Friday, June 8, 2012

Two on Two

There are very few things that are a surety in life, but one is this: everybody poops.  So what do psychologists have to say about this most basic of functions?  In the latest issue of The Psychologist, Nick Haslam takes us on a whirlwind tour of psychological theory and research into human excretion, from its presence in the symptomatology of various mental disorders to its role in social relations and gender roles.  Unfortunately, this is a topic that has been understudied in psychology, so the literature is kind of scant and disconnected.  However, ESPN happens to have a more focused look into the same topic that reveals both the physiology, as well as the sociology, of crapping one's pants.  A taste (poor choice of words):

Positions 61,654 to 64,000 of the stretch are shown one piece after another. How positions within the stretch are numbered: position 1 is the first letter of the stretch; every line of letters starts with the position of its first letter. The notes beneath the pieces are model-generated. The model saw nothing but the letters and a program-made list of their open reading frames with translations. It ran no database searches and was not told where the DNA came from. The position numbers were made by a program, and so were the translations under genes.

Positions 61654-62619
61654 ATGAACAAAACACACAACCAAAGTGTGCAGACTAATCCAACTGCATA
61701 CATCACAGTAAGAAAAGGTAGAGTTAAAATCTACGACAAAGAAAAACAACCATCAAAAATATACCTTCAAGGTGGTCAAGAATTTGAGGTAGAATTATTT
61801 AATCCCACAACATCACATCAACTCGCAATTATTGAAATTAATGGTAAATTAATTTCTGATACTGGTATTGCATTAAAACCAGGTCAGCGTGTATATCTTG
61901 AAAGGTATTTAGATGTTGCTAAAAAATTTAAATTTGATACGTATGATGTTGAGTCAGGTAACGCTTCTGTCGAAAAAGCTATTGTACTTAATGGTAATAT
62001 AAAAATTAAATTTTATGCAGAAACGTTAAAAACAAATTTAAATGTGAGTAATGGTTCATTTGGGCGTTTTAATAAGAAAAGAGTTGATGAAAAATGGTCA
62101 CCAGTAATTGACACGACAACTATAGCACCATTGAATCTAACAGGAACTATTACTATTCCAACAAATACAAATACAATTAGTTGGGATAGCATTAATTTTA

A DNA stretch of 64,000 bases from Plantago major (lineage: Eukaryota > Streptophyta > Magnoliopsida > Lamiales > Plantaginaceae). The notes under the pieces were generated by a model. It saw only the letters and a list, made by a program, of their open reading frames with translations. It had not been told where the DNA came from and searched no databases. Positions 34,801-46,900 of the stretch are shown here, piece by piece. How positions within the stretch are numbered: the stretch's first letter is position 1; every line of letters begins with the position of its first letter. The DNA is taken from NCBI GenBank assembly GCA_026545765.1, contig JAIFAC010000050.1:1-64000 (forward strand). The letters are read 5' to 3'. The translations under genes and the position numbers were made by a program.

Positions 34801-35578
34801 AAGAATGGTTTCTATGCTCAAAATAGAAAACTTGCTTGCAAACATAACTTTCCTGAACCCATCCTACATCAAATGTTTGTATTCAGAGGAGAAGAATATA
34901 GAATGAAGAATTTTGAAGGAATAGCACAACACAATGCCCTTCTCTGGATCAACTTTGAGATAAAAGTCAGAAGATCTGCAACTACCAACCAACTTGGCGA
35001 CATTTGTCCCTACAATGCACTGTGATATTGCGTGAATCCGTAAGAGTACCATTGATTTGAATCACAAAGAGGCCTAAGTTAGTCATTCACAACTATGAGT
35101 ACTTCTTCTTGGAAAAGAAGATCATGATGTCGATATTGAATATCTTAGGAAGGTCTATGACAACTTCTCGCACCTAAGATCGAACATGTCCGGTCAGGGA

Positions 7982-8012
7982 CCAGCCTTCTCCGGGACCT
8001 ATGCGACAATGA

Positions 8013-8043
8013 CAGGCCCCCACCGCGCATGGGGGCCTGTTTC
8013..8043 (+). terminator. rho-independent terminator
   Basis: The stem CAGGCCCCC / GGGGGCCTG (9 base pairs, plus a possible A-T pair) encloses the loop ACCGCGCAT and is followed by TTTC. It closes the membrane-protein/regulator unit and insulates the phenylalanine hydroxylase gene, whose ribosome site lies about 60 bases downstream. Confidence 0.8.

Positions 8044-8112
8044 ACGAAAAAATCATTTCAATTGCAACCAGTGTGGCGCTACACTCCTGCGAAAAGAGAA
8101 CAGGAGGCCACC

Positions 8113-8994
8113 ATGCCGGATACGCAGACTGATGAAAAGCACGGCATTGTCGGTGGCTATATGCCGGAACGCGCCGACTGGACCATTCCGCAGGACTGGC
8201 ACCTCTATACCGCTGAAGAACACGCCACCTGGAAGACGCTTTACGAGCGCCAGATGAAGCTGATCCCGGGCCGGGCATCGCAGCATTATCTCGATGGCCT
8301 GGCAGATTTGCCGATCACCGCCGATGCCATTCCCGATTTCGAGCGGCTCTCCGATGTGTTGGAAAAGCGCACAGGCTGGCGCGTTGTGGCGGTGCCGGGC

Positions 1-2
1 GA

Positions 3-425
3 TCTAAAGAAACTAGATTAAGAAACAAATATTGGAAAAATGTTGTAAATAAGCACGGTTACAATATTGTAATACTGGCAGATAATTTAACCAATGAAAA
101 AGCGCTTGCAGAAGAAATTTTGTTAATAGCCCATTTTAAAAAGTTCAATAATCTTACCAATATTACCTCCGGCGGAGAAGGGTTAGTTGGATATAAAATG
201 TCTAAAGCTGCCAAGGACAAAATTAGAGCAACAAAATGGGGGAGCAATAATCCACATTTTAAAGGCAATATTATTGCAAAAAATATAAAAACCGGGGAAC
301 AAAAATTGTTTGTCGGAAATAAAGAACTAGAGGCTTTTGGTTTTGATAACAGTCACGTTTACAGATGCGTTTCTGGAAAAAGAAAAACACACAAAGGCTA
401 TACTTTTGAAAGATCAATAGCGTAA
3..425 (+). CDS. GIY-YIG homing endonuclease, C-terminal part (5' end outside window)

The sphincter has the final say in these matters, and it is controlled by a unique double ring of muscle tissue that acts like a clip around the bottom of an inflated balloon. The outer ring is made up of voluntary muscle fiber that's under our conscious control. But the inner, more dominant ring is made up of involuntary tissue and regulated by the independent neurological gatekeeper found in the reflex centers of our spinal cord. The battle for control over the sphincter, then, is a smaller version of the constant tug of war between the sympathetic and parasympathetic divisions of the nervous system that athletes deal with when pushing their limits.

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